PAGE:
Adventures in North Florida

March 21st, 2022 by admin Leave a reply »

North Florida is a completely different region than south Florida. For those who want a more authentic old Florida experience, with less crowds, more small towns, and more space, this is the place!

Day 1

Withlacoochee Park, in Dade City, is an inviting scenic area. As part of the green Swamp Wilderness Preserve, the park offers nature trails, picnic area, a playground, fishing, canoe launch, birding, and whimsical wood carvings. As we walked over a bridge, we spotted an alligator taking a swim! We did some bird watching, but only saw buzzards, ducks, and geese. The oak trees and Spanish moss were beautiful! We tried to visit the Dade City Depot, but found it closed. We did enjoy looking around the outside, with the 1950s style station wagon loaded with family and citrus, and the old truck with the driver.

Brooksville, in Hernando County, is another of Florida’s Main Street, USA towns. It was the Florida’s Outstanding Rural Community of 2000. We browsed through the 5 buildings of Rogers’ Christmas Shop! Rooms are arranged to show living rooms in a holiday setting. Decorations for any taste and budget are available. Perusing the decorations was fun! We came away with ideas for Christmas dancing in our heads. The town is full of old fashioned homes and stores. We ate at the Main Street Eatery. We had the best Cajun Hamburger Bean Soup! Service and atmosphere was friendly! Our meals included a half sandwich for MaryJo and a Cuban for Greg, and 2 iced teas. Cost before tip was $19.

What archeological site has 6 mounds and is the longest continuously inhabited Pre-Columbian Indian site? If you answered Crystal River, you’re correct! The population may have been as high as 7,500. Today, the history of the Native Americans is highlighted in the Visitor Center, with a timeline, displays of tools and a diorama. A midden (a heap of discarded household goods), burial mounds, and a ceremonial stone on which offerings were placed help us to understand more of the lifestyle that began about 500B.C. The site was used until about 1300 A.D. Whys did they build here? It’s one of History’s Mysteries. Excavations were begun in 1903 by Clarence Moore. Tours and Ranger Programs are available. Visitors may also fish in the waters, and bird watch. This is part of the Great Florida Birding Trail. Allow about 45 minutes, more if you plan to picnic. Admission is only $3 per carload. The park is off Rt. 19 near the town of Crystal River. Florida State Parks have been awarded the Best Parks in America. We enjoyed our visit!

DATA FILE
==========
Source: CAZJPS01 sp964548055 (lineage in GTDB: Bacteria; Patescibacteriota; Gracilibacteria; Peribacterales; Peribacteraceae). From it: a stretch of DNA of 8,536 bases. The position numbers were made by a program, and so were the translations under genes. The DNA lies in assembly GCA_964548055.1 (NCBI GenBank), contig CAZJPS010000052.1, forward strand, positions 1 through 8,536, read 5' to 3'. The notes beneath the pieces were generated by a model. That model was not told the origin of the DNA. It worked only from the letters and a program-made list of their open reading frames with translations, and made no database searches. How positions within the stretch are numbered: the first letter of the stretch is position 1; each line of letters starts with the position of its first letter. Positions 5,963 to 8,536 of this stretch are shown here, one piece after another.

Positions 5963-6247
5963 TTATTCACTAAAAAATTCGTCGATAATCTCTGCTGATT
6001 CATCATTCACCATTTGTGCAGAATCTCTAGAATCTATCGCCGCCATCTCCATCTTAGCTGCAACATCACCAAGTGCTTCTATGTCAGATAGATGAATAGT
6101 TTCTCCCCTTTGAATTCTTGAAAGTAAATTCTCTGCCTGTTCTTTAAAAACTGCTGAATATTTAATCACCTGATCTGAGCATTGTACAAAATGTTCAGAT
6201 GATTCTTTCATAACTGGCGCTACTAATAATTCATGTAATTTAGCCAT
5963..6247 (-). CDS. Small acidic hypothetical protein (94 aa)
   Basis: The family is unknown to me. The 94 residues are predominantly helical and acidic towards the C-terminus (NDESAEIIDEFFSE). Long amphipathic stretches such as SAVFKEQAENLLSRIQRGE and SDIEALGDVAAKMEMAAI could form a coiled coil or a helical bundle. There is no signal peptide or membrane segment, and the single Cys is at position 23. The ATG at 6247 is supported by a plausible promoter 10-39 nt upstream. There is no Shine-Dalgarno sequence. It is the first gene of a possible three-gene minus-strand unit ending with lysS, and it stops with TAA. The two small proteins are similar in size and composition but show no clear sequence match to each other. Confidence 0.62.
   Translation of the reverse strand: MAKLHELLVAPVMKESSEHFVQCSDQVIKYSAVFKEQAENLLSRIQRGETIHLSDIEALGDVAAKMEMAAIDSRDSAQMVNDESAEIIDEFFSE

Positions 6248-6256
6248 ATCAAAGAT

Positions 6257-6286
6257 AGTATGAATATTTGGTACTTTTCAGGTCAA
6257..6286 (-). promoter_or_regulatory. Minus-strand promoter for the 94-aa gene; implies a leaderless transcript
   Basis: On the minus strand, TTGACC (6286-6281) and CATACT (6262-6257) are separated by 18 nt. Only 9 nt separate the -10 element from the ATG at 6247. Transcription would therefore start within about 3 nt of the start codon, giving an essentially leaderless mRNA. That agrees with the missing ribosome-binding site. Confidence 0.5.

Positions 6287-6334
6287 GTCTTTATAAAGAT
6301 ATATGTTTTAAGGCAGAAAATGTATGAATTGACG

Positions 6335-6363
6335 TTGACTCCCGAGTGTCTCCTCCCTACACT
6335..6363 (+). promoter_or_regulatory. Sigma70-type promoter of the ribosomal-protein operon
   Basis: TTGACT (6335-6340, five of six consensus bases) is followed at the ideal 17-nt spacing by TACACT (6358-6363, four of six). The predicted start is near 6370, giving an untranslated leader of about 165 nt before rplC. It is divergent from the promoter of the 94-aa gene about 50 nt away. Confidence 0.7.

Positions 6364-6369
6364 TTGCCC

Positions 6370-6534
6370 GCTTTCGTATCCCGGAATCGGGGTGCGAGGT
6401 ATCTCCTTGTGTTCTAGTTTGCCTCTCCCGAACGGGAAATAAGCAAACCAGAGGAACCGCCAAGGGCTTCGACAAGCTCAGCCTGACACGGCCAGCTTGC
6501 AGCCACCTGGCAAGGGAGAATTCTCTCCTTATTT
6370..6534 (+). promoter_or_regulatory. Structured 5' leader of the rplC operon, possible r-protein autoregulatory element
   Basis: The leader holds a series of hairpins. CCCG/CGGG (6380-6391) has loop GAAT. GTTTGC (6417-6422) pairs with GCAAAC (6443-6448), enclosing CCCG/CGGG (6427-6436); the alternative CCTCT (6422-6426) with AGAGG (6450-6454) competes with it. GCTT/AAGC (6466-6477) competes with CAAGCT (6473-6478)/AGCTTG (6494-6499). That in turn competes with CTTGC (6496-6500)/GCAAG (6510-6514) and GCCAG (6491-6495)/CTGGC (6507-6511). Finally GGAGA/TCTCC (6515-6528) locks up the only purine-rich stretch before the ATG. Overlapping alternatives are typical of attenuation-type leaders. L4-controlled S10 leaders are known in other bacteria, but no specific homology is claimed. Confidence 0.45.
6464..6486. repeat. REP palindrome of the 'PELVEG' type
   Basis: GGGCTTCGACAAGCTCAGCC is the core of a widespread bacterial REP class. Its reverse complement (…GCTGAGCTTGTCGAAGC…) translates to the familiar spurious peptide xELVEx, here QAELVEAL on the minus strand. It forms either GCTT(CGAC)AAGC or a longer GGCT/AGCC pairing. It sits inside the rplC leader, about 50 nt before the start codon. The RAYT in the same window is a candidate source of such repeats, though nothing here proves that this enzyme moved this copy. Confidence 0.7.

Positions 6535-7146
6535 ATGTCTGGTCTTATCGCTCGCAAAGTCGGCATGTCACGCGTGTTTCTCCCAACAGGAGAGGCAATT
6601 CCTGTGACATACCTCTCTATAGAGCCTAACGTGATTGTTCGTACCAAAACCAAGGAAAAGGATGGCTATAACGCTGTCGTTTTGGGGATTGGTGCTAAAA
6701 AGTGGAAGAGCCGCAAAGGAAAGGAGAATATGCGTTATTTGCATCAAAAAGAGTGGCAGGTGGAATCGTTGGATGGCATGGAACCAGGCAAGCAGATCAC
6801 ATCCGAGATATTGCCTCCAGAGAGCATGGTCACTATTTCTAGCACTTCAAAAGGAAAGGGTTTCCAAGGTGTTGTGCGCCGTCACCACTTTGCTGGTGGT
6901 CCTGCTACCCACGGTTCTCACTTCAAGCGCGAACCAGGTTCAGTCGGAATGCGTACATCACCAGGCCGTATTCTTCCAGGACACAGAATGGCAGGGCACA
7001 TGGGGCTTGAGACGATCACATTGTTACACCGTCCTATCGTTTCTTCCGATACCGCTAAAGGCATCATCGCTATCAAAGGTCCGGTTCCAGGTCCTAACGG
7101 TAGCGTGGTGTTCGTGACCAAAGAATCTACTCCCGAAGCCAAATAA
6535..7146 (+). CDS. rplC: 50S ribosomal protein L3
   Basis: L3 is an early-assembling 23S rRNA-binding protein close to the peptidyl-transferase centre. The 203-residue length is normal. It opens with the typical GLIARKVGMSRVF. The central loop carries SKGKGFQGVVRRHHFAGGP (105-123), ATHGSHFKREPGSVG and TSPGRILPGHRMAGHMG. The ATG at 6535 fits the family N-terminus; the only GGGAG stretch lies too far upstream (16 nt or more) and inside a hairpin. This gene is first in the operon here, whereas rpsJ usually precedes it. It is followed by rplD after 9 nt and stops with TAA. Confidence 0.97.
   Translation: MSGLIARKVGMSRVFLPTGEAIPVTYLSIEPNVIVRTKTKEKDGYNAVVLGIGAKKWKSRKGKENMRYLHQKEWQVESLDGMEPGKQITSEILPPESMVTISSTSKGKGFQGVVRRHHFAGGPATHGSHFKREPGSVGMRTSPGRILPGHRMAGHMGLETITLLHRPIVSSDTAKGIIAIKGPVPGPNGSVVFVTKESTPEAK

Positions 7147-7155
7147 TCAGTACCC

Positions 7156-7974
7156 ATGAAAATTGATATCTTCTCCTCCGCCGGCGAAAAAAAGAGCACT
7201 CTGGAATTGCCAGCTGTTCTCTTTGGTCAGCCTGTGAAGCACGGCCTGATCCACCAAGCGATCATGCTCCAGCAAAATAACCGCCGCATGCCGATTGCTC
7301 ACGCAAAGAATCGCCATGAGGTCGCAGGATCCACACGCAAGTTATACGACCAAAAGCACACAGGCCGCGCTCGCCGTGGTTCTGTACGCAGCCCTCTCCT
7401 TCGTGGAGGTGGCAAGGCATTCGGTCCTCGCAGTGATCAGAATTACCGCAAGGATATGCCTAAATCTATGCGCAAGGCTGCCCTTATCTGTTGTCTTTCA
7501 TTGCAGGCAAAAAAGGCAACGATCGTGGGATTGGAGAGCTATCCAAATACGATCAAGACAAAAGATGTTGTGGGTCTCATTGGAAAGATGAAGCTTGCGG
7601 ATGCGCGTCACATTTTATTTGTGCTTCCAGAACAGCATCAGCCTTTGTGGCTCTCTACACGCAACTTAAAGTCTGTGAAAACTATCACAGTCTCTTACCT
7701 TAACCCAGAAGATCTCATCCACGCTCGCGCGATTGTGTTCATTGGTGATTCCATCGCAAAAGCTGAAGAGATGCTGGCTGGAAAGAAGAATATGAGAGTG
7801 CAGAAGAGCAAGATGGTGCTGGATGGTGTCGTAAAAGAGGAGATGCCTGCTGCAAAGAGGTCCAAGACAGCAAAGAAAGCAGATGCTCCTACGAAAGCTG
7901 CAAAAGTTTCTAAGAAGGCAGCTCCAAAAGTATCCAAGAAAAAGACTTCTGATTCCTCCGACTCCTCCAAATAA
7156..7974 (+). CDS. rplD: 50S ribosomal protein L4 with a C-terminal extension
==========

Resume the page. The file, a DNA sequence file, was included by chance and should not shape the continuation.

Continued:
A train display surprised us along Rt. 98, near Gulf Hammock in Levy County. It recalls the Patterson-McInnis Railroad, prominent in the area in the early 1900s, and part of the Patterson-McInnis Sawmill. The engine often pulled 30 or 40 cars piled high with logs. Logging was an important Florida industry. A small stream just behind offers shade and a moment of tranquility. This is an example of the surprises just ahead when traveling the back roads.

Another surprise was a scene of giant sea creatures in front of a lawn ornament or business ornament shop. Huge sharks, crabs and fish hung in the air or climbed on the fence. Right across the street was a lighthouse representing a church.

The end of the day was coming, with dinner at BBQ Bill’s in Chiefland. MaryJo couldn’t resist the sampler platter, a delicious combo of chicken, ribs, beef, and pork. Leftovers provided the next day’s picnic lunch! Greg had a taste for a porterhouse steak, also scrumptious. Three sauces were all tasty, although Greg preferred the spicy one. Two soft drinks with refills completed the meal. Our waitress was cheerful and efficient. Total was $34 before tip.


Comments are closed.